Direct Gloving vs Hand Hygiene Before Donning Gloves in Adherence to Hospital Infection Control Practices: A Cluster Randomized Clinical Trial

JAMA Netw Open. 2023 Oct 2;6(10):e2336758. doi: 10.1001/jamanetworkopen.2023.36758.


Importance: Current guidelines require hand hygiene before donning nonsterile gloves, but evidence to support this requirement is lacking.

Objective: To evaluate the effectiveness of a direct-gloving policy on adherence to infection prevention practices in a hospital setting.

Design, setting, and participants: This mixed-method, multicenter, cluster randomized clinical trial was conducted at 4 academic centers in Baltimore, Maryland, or Iowa City, Iowa, from January 1, 2016, to November 30, 2017. Data analysis was completed April 25, 2019. Participants were 3790 health care personnel (HCP) across 13 hospital units.

Intervention: Hospital units were randomly assigned to direct gloving, with hand hygiene not required before donning gloves (intervention), or to usual care (hand hygiene before donning nonsterile gloves).

Main outcomes and measures: The primary outcome was adherence to the expected practice at room entry and exit. A random sample of HCPs' gloved hands were imprinted on agar plates at entry to contact precautions rooms. The intention-to-treat approach was followed, and all analyses were conducted at the level of the participating unit. Primary and secondary outcomes between treatment groups were assessed using generalized estimating equations with an unstructured working correlation matrix to adjust for clustering; multivariate analysis using generalized estimating equations was conducted to adjust for covariates, including baseline adherence.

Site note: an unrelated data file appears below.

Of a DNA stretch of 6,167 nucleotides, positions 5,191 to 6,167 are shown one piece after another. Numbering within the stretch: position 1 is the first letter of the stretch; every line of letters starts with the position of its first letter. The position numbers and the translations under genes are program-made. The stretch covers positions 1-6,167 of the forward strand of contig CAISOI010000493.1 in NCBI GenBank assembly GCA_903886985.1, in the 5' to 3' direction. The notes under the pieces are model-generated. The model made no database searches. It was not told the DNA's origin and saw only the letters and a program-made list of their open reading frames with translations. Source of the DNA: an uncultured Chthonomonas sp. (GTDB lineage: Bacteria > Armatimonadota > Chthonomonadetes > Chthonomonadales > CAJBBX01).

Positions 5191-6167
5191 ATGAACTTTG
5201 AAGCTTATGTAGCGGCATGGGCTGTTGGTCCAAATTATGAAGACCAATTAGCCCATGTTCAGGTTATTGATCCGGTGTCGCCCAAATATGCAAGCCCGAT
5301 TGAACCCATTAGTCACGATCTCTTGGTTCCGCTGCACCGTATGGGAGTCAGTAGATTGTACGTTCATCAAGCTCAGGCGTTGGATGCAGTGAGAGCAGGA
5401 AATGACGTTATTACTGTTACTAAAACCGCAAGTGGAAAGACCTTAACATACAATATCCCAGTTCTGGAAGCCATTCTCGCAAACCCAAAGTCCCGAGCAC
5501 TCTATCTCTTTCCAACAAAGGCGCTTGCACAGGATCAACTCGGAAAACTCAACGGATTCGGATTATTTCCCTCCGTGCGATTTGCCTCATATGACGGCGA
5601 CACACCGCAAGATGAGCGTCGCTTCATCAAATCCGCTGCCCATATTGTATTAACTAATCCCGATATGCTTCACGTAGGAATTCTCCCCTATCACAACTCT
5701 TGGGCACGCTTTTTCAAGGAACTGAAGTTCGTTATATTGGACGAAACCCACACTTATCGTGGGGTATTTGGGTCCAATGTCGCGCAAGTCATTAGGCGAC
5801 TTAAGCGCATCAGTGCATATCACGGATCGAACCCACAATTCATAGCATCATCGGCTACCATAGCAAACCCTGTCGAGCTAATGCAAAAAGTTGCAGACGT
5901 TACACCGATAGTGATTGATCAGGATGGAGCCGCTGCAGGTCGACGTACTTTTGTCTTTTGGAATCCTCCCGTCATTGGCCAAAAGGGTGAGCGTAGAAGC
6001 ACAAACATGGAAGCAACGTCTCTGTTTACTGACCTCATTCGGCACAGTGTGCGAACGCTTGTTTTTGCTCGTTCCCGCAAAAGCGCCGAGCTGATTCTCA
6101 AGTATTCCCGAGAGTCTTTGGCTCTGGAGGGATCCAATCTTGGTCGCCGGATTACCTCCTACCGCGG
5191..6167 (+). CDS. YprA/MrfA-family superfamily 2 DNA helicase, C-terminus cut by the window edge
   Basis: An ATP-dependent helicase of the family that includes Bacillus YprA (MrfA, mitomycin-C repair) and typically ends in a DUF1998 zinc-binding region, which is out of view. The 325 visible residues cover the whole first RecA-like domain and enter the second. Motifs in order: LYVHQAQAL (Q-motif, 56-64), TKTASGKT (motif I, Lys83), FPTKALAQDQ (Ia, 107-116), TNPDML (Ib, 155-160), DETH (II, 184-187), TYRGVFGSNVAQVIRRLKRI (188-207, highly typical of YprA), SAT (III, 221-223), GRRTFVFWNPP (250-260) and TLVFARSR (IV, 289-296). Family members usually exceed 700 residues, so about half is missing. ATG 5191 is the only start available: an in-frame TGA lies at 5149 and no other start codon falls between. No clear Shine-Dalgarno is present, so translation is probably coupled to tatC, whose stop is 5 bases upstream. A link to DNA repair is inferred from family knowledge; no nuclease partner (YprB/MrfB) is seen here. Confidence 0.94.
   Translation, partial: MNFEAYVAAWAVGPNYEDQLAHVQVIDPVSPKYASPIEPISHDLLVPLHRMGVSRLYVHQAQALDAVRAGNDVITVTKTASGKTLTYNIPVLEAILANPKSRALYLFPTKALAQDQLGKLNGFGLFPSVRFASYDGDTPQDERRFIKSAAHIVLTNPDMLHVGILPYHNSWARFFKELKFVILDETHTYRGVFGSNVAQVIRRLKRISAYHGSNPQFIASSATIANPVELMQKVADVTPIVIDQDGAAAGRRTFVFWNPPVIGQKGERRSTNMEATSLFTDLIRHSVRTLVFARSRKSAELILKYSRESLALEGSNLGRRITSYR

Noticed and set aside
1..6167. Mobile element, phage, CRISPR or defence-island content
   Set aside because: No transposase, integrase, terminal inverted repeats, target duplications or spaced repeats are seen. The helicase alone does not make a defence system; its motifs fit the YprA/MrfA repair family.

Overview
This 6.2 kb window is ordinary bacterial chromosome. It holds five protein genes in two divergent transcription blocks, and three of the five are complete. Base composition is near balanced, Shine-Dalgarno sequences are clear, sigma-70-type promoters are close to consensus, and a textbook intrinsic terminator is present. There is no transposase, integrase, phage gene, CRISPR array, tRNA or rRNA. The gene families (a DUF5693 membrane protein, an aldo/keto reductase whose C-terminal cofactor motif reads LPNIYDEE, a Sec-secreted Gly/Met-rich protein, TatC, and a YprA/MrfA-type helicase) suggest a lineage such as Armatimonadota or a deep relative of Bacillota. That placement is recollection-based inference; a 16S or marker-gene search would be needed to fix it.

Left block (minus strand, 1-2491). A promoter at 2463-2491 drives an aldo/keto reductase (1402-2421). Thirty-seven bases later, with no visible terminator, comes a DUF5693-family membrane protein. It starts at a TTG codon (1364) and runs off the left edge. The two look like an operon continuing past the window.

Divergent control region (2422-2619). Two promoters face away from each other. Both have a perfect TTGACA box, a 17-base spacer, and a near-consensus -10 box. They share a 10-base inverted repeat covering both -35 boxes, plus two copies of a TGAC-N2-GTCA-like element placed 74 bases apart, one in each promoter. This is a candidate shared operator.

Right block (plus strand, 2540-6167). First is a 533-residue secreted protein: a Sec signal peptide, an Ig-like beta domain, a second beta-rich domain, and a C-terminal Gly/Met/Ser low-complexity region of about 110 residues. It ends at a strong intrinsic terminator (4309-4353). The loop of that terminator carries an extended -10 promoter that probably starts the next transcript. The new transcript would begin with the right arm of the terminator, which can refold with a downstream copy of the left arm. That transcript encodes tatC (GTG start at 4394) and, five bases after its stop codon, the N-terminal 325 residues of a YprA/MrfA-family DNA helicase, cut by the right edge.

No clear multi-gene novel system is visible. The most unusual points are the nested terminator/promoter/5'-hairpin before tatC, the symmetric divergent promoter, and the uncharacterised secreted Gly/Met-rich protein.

Results: In total, 13 hospital units participated in the trial, and 3790 HCP were observed. Adherence to expected practice was greater in the 6 units with the direct-gloving intervention than in the 7 usual care units (1297 of 1491 [87%] vs 954 of 2299 [41%]; P < .001) even when controlling for baseline hand hygiene rates, unit type, and universal gloving policies (risk ratio [RR], 1.76; 95% CI, 1.58-1.97). Glove use on entry to contact precautions rooms was also higher in the direct-gloving units (1297 of 1491 [87%] vs 1530 of 2299 [67%]; P = .008. The intervention had no effect on hand hygiene adherence measured at entry to non-contact precautions rooms (951 of 1315 [72%] for usual care vs 1111 of 1688 [66%] for direct gloving; RR, 1.00 [95% CI, 0.91-1.10]) or at room exit (1587 of 1897 [84%] for usual care vs 1525 of 1785 [85%] for direct gloving; RR, 0.98 [95% CI, 0.91-1.07]). The intervention was associated with increased total bacteria colony counts (adjusted incidence RR, 7.13; 95% CI, 3.95-12.85) and greater detection of pathogenic bacteria (adjusted incidence RR, 10.18; 95% CI, 2.13-44.94) on gloves in the emergency department and reduced colony counts in pediatrics units (adjusted incidence RR, 0.34; 95% CI, 0.19-0.63), with no change in either total colony count (RR, 0.87 [95% CI, 0.60 to 1.25] for adult intensive care unit; RR, 0.59 [95% CI, 0.31-1.10] for hemodialysis unit) or presence of pathogenic bacteria (RR, 0.93 [95% CI, 0.40-2.14] for adult intensive care unit; RR, 0.55 [95% CI, 0.15-2.04] for hemodialysis unit) in the other units.

Conclusions and relevance: Current guidelines require hand hygiene before donning nonsterile gloves, but evidence to support this requirement is lacking. The findings from this cluster randomized clinical trial indicate that a direct-gloving strategy without prior hand hygiene should be considered by health care facilities.

Trial registration: Identifier: NCT03119389.

Publication types

  • Randomized Controlled Trial
  • Multicenter Study
  • Research Support, U.S. Gov't, P.H.S.

MeSH terms

  • Child
  • Cross Infection* / prevention & control
  • Hand Hygiene*
  • Health Personnel
  • Hospitals
  • Humans
  • Infection Control / methods

Associated data